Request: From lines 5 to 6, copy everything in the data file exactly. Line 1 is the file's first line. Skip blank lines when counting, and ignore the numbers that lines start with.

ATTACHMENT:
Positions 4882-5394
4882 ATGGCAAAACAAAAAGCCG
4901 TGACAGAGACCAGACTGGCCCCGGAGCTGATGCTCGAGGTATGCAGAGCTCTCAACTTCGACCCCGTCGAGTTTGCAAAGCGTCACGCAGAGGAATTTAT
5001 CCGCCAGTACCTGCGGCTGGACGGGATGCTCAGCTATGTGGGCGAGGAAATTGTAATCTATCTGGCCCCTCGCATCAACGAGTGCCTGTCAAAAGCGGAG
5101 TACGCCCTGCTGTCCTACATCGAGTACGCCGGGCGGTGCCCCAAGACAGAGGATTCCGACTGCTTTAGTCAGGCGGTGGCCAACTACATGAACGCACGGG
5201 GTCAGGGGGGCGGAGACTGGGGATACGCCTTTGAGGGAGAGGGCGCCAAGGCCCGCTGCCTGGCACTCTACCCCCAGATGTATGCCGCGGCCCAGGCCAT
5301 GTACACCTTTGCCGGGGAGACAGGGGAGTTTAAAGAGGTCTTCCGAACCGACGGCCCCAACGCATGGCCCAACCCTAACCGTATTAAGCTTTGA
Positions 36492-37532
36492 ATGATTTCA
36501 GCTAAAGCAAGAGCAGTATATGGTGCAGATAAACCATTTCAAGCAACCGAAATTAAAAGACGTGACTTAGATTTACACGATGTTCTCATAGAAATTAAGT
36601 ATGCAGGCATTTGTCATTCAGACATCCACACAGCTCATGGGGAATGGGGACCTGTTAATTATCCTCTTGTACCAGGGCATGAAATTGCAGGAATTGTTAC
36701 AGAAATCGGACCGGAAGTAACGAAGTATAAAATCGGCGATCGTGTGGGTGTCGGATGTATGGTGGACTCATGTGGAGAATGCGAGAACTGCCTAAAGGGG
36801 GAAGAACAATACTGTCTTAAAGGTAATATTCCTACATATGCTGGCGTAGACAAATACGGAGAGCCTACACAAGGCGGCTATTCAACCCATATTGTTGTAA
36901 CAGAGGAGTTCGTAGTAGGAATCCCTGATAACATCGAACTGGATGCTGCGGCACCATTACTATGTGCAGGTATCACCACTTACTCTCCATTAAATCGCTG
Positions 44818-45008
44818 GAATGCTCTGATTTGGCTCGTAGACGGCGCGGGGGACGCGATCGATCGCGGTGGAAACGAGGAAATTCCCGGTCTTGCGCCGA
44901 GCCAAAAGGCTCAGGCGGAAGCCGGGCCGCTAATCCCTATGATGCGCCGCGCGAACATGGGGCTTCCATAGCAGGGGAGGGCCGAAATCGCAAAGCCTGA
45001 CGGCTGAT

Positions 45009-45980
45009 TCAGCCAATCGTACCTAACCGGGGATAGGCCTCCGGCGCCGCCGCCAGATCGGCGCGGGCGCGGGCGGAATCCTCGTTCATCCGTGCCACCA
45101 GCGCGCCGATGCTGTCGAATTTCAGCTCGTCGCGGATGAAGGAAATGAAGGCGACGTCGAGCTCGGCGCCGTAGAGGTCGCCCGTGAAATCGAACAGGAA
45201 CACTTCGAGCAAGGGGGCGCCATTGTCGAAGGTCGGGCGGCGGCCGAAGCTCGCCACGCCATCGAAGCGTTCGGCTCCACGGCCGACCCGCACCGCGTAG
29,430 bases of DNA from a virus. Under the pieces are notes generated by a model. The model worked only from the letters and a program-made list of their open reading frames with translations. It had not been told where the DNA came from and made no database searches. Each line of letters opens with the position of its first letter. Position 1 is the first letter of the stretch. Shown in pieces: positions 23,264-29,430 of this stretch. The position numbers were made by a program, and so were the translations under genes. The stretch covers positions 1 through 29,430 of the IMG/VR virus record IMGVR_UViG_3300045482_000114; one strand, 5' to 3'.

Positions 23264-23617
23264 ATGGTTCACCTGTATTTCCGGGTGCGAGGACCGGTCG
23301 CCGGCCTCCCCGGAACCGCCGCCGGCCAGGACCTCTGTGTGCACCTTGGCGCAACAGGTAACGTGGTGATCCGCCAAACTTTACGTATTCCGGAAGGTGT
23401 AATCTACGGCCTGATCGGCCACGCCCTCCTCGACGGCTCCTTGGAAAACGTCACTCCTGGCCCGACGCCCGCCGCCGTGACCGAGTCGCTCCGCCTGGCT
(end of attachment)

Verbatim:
5101 TACGCCCTGCTGTCCTACATCGAGTACGCCGGGCGGTGCCCCAAGACAGAGGATTCCGACTGCTTTAGTCAGGCGGTGGCCAACTACATGAACGCACGGG
5201 GTCAGGGGGGCGGAGACTGGGGATACGCCTTTGAGGGAGAGGGCGCCAAGGCCCGCTGCCTGGCACTCTACCCCCAGATGTATGCCGCGGCCCAGGCCAT